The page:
San Francisco

Sonja Gerdes, Talisman for Oxygenenergizer (Left), 2018, bronze, sheep’s wool, 15 x 11 x 6 1/2".

Sonja Gerdes, Talisman for Oxygenenergizer (Left), 2018, bronze, sheep’s wool, 15 x 11 x 6 1/2".

Sonja Gerdes

Cloaca Projects

Sonja Gerdes, Talisman for Oxygenenergizer (Left), 2018, bronze, sheep’s wool, 15 x 11 x 6 1/2".

Cloaca Projects is situated in a small, garage-like space on the old industrial edge of San Francisco, a rapidly changing city dedicated more and more to new technical systems of hyperefficiency. Sonja Gerdes’s recent project for Cloaca portrayed uncertain states of relation with such technologies as human beings lurch into the future. Her suite of sculptures represented living creatures as they become augmented, undermined, or superseded by built extensions. Individually and as an ensemble, they functioned as signs of dystopian outcomes amid a scientistic culture of optimism.

Two mismatched, wall-mounted talismans flanked the entrance, revealing upon close examination complex assemblages that used molded bronze understructures to graft natural forms (e.g., flowers) onto more clearly fabricated forms (metal and wire armatures). There was something both aspirational and awkwardly perverse in these ambiguous combinations of nature and culture as they hung, static: Hand-knotted macramé was woven through thick openings in a blue-tinged metal apparatus whose surface texture resembled the folds and whorls of stiffened fabric.

A ring of charmeuse and polyester mesh curtains dominated the gallery within, pushing those two talismans near the door to the periphery of one’s vision and partitioning off a space-within-a-space semi-visible through the dark hanging mesh. This permeable yet obscuring material had the weight and synthetic sheen of exercise clothing designed to “breathe,” both inviting and repelling further entry into the demarcated interior. Stark white lengths of fabric declared in printed blue letters BREATHE and AIR FOR FREE, pointing to the invisible, life-giving substance. Curved to almost fill out the room, the hanging drapes allowed passage only along a narrow corridor to the back of the gallery.

Upon reaching the rear of the larger room, viewers encountered biomorphic ceramic forms that echoed the talismans’ juxtapositions of organic forms with machine parts. An outsize breast was laid on the rough stone floor, covered in a synthetic pigment of the same cerulean hue; its nipple was fused with a gaudily decorated acrylic nail. Nearby, a giant spiderlike form was splayed out, half-squashed, atop a woolly sheepskin. The insect’s bulbous thorax extrudes into machine-tooled exoskeletal plates, which branch into knobby vertebrate limbs held together with shiny silver nuts and bolts. These embalmed prototypes of hybrid figures seemed the remnants of some failed experiments for the future, while also representing a sort of elegy for lapsing species.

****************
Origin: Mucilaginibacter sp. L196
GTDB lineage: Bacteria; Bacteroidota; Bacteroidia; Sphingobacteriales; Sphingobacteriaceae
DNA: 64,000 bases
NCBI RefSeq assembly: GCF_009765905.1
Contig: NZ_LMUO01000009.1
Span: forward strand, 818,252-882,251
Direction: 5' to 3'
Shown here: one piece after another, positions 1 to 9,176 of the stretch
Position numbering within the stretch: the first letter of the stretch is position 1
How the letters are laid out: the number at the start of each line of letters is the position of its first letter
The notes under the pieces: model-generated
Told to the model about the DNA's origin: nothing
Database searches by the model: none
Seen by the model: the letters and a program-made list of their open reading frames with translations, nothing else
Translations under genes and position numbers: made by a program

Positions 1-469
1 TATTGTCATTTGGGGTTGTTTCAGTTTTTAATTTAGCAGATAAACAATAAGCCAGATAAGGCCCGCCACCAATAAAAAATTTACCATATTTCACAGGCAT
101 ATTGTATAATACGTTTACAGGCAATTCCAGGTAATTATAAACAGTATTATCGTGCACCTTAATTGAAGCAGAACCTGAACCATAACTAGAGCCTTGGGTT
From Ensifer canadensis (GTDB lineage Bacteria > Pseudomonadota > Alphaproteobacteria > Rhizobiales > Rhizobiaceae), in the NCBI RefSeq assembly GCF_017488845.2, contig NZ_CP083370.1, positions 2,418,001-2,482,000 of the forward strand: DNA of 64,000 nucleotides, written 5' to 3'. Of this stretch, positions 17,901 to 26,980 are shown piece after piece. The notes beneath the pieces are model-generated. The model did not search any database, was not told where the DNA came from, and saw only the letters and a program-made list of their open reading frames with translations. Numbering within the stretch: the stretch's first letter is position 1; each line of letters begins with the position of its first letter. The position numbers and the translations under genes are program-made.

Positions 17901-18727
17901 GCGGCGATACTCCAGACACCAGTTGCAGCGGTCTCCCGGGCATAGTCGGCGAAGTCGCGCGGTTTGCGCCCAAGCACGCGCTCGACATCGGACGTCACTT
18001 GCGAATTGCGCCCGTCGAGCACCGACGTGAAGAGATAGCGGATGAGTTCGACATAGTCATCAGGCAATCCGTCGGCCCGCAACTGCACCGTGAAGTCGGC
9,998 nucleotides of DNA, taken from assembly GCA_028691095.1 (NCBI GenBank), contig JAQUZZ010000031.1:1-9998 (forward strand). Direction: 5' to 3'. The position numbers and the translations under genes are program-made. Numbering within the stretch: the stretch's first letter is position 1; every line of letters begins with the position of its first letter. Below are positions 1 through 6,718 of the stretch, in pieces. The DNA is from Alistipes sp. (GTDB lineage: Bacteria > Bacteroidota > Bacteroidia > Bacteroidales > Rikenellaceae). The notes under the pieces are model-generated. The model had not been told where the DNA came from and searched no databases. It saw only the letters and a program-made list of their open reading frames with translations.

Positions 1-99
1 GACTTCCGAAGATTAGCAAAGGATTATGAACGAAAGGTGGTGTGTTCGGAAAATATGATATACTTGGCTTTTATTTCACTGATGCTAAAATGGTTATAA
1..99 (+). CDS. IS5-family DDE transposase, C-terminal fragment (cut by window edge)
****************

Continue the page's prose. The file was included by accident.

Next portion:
The impetus to conduct such futurist exercises—speculative, fantastic, and ambivalent—might oscillate among optimism, escapism, and loss. While humans are grappling with scenarios of extinction—machinery and raw capitalism insidiously overwhelming human agency, or climate change wiping out Homo sapiens altogether—the investment in science fiction signals not simply the collapse of hope when scientific, economic, and biological inventions and expectations seem to have failed, but the shaky transition during which sometimes startling theories and practices are proposed as replacements.

Turning back toward the entrance after reaching the rear of the gallery, viewers were confronted with a longer text printed on a curtain panel: an overarching manifesto for the show. Part mystic-cosmological poetry, part scientific tract, and part instruction manual, the series of statements proclaimed belief in the interconnectedness of all living and material things at the molecular level. Through invisible fluxes, this credo averred, oxygen transfer serves as soul-giving animator. Such exchanges paralleled the porous mode of circulation with which Gerdes impelled visitors into her larger project.

Pushing back into the circular curtained area, viewers were surrounded by magnified images of peacock spiders—half-gorgeous, half-menacing alien creatures—printed on the insides of the blue curtains. The floor there held one last island of devivified organismic appeal: a second oversize blue human teat, also laid out on a small sheepskin, but sculpted to appear deflated—soft, inviting, and seductive, yet with its anima hollowed out, conjuring a final transformational moment of the “born” becoming “built.”

Brian Karl